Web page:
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Chrysler develops case for a 300 convertible; engineering issues would create challenge

MARY CONNELLY | Automotive News
Posted Date: 4/11/05

Marketing and engineering groups are studying the Helios concept convertible created by ASC Inc. The Helios is based on a stock 300C sedan.

"There is nothing in the segment," says George Murphy, Chrysler group senior vice president of global brand marketing. "It is an interesting opportunity."

But Chrysler faces a daunting challenge in building a four-door convertible - a rarity because of the engineering difficulties involved. In November, Chrysler group design chief Trevor Creed said the company would not build a 300 convertible.

Detroit unveiling

Chrysler engineers were involved in the creation of the Helios, which was unveiled at the 2005 Detroit auto show. But Creed said structural-rigidity issues precluded a production version of the 300 convertible.

The company has no deadline for making a decision, Murphy says.

Chrysler has received "a lot of requests" for a 300 convertible, Murphy says.

"It is more a technical challenge than it is a marketing challenge," he says.

But Chrysler will wait to deal with the engineering issues until a marketing study is complete, says Burke Brown, chief engineer for the rear-wheel-drive product team.

"Right now, Brown says, "marketing is in the middle of their analysis asking, 'Is this really something the world wants and needs?' "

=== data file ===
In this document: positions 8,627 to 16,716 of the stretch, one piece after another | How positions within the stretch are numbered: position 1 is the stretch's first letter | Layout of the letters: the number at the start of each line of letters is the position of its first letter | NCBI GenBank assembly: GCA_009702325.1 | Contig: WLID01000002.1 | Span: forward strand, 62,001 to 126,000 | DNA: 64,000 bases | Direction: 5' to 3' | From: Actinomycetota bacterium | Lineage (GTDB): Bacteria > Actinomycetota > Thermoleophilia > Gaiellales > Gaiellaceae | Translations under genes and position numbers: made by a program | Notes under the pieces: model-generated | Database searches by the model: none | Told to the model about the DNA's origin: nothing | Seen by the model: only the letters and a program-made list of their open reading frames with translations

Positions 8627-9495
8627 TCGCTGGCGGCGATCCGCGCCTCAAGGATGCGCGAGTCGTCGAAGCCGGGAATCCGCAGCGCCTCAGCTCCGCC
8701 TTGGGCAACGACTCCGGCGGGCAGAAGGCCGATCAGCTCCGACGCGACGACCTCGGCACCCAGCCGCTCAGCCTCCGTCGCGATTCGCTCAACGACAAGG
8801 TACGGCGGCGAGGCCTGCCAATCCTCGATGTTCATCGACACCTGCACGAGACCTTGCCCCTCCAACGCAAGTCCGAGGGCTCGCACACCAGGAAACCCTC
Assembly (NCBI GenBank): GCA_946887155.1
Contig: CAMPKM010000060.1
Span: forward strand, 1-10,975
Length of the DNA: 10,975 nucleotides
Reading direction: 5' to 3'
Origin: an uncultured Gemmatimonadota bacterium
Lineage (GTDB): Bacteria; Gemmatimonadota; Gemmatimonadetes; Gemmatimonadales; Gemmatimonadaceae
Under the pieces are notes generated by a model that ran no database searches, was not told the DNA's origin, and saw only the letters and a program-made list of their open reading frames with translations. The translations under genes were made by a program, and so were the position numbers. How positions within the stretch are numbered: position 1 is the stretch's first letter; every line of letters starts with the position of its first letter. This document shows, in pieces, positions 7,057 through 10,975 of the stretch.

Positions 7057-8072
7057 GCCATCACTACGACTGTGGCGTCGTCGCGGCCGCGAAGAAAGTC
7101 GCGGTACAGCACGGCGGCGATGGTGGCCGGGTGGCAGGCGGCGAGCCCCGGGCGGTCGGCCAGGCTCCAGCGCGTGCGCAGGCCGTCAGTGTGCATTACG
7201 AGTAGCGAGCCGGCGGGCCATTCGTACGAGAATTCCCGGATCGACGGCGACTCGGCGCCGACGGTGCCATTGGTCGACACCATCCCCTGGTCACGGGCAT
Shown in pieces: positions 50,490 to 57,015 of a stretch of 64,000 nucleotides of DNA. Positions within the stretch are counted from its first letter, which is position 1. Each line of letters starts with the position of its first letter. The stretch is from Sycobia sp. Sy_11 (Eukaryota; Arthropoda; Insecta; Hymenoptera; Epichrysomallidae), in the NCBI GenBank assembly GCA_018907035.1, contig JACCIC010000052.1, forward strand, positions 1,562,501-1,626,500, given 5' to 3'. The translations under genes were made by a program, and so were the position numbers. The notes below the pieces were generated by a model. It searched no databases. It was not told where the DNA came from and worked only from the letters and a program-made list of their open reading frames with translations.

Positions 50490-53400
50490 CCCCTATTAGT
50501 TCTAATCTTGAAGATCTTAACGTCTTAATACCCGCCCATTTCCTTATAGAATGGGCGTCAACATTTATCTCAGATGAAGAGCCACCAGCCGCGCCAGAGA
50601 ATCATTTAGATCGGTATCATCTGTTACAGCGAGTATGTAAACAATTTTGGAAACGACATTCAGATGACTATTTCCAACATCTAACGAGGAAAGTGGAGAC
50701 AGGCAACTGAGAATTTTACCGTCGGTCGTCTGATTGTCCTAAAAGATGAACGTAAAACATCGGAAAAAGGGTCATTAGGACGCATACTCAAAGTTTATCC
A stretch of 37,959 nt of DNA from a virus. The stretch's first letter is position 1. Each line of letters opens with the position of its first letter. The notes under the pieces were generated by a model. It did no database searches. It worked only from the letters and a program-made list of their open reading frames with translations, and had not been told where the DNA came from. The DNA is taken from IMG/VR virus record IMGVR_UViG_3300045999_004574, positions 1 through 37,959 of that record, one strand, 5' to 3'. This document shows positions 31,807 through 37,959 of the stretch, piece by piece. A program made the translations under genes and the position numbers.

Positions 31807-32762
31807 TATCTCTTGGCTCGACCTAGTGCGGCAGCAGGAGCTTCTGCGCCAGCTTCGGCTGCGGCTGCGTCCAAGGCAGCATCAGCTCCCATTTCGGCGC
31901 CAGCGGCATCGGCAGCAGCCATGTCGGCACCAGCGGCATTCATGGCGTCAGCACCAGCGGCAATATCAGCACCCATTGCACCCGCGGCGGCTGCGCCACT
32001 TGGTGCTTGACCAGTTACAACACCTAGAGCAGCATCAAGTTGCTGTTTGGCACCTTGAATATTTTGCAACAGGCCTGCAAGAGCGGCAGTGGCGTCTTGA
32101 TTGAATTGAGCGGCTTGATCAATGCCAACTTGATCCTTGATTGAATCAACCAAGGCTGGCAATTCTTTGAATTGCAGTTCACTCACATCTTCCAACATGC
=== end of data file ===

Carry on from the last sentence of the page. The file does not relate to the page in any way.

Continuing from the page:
Creating structural rigidity in a four-door convertible is a long-standing industry challenge. If Chrysler succeeds, the 300 convertible will be the first four-door convertible since the 1967 Lincoln Continental, according to ASC.

Rigidity is an issue because removing the roof eliminates much of the structure that gives the vehicle body its stiffness.

The longer distance between the front and rear wheels in a four-door vehicle makes it more likely the body will flex.

Brown says the issue is: "How do you make a car with that long a wheelbase very stiff and not give up all the ride comfort and handling?

"I don't think there is anything in it that is totally impossible. It is assessing what it will take."

When it introduced the Helios, ASC said it had reinforced the car.

Build decisions

Additionally, Chrysler must decide how to build a convertible.

"Do you take a whole car that is essentially a finished car and chop it up and throw away parts, or do you send out a partial vehicle?" Brown asks.

ASC does not comment on programs with any customer, says Tim Yost, a spokesman for the Southgate, Mich., specialty design firm.

ASC stands by claims it made in January regarding the structural rigidity of the Helios, Yost says.

In January, the company cited patent-pending "body-engineering advances, including an innovative cross-car bulkhead, longitudinal tunnel and underbody reinforcements."

ASC said the rigidity of the Helios would be better than existing production convertibles. ASC also said the Helios would meet federal side-impact crash standards.


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